Cruising into the Terrifying 30s

This last week, the last day of last year, I turned 30. I dreaded that day since I entered the late 20s. Why does this have to happen to me? When I turned 29, I wanted to fill every form possible so that I could fill the “age section” with the coveted 20-something. “Never ask a woman her age” became my most beloved saying. It felt like the visa to remain crazy was in a nonrenewable zone after I cross the border of 29.

While all conversations with friends in the same age bracket turned towards this serious life crisis, some thought it to be a nonevent, many were freaking out, others thought it was going to be a game changer. And I thought, oh that poor little number; how we treat it with disdain and fear! We are such, if I may say, age-ists.

Age is a number – yes. It’s all in the mind -yes. But it will slow down metabolism, it will get the biological clock ticking a beat faster. However, on other levels, age shouldn’t define us, we should define it. It’s not like we are Cinderella carriages that have turned into pumpkins. We can do what we want – with our careers, with our love lives, with our dreams. So all those in my shoes, stop mourning over those “15 things you must do/travel to/wear in your 20s” articles and blogs. One can age gracefully; let’s have the remote control of what this number defines for us, and for heaven’s sake, let’s leave that much-tortured number alone!

The journey from 11:59 at age 29 to 00:00 when I turned 30 was the slowest and I wished it could be slower. But now that it’s here, I am going to embrace it with oomph and style! Here’s to the Dirty Thirty!

10caffbe12c752ae8c914aa62de04f37

Advertisements

Ek News pe Ek Sensation Free!

Consumers – we are built to believe that any “offer” is a good offer. We like the end-of-season sales even if it means buying not-of-season clothes, we love buying that iced tea just because it has a free shaker and not because we need it. That’s us. And this consumerism has spilled on to the Indian media on a heavy-duty basis. Long time ago. Our dear darling media loves taking one issue and trying to fit as many issues – related or not – that can latch on to it. And now we are one step ahead, we have gone international!

While watching the coverage on the Scottish referendum here in UK, I remember saying in jest to my husband how the reporting back home would have so much more masala and high-pitch sensation on an Indian channel. As if to prove my point, Rajdeep Sardesai did what he did, just when I thought he couldn’t out do himself.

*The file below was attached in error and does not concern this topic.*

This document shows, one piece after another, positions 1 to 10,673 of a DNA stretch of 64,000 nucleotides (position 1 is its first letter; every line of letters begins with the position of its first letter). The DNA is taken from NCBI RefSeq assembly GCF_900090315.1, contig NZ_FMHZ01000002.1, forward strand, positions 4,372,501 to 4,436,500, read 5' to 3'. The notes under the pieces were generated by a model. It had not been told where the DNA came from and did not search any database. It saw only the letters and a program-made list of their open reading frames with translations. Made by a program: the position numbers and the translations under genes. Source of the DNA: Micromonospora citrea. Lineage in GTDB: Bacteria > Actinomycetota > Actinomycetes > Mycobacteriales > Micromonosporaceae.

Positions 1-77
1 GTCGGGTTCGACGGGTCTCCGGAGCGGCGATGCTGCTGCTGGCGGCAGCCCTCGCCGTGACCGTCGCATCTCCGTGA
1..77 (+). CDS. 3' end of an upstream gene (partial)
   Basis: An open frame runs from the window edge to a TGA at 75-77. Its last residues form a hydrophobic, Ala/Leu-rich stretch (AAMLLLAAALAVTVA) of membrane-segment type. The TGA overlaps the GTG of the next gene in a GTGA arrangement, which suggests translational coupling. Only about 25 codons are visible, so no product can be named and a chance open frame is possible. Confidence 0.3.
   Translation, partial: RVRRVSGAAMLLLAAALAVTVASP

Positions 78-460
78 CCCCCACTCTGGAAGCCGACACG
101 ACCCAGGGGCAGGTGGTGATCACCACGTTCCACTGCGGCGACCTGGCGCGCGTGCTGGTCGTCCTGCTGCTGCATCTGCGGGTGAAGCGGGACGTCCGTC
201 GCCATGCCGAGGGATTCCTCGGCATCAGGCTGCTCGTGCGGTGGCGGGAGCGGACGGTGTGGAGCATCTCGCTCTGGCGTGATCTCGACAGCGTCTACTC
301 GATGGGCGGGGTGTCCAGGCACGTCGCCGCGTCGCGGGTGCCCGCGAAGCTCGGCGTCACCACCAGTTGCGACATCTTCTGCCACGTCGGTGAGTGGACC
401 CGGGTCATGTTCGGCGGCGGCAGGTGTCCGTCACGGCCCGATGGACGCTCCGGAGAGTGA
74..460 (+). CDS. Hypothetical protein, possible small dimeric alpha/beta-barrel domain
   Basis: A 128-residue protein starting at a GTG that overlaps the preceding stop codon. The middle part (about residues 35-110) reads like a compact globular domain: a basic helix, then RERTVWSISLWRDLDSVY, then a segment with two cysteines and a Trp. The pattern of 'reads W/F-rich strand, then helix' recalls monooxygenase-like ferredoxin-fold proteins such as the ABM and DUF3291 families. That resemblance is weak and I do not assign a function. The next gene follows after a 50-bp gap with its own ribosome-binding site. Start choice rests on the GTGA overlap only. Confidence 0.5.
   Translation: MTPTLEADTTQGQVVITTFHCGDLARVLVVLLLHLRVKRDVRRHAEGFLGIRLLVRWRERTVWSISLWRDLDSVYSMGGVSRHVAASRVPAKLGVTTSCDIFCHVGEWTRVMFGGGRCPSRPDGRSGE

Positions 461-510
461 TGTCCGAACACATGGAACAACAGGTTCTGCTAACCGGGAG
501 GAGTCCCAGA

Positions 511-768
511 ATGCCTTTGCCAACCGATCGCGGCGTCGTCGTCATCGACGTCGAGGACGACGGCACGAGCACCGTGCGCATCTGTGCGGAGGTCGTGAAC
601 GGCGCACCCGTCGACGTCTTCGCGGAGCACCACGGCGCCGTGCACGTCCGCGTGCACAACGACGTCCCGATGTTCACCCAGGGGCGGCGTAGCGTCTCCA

Hang on. I know many are infuriated by the “heckling” at Madison Square. If no one else, I would have been the first to support him. I grew up admiring this guy and my journalistic aspirations were catalyzed every time I saw him reporting passionately. This adulation dwindled over time. But that’s another story.

When I first saw a partial clip of the incident outside Madison Square, I thought surely the crowd must have instigated him enough to make him get physical and use abusive language. He is human after all and is bound to react. I was tempted to post my opinion on social media – but I wasn’t getting a full picture anywhere. Clipped vidoes, one-sided opinions, first-hand witnesses – all spoke from one angle. No complete picture till I saw the videos posted by guruprasad.net. And then it all made sense. And caused shame.

Let’s think logically – if you are at Madison Square to cover Narendra Modi’s address, what would you typically ask the crowds outside? Top of my mind, I am thinking “What would you like Mr.Modi to address in his speech today?”, “Do you follow Indian politics as an NRI?”, “Do you think the Modi government will deliver what they promise?” or “As a person of Indian origin, do you see yourself going back to India or doing something for India?” Instead, what came in is a barrage of crassly framed questions and quotes from an economist on the pooja culture of Indians in America and how they want to pose in front of cameras but don’t do anything for their country. Now, now, now. You can ask the crowd anything and you are allowed to have an opinion. But if you were so concerned about the contribution of NRIs towards India, hire a studio in US/UK/Australia, call people from different industries and cities, and ask them whatever you desire and quote whoever you wish to unabashedly. Instead, you try to maximize out of an event by asking unrelated questions to a crowd and instigate them unnecessarily. Crass but well played on TRP and social media!

I don’t know if this was orchestrated by sections of the media, I don’t know if the people got into a mob frenzy. All I know is that I wanted to hear what Mr.Modi  wanted to say to the people in America, but I got my doze of unwanted masala free!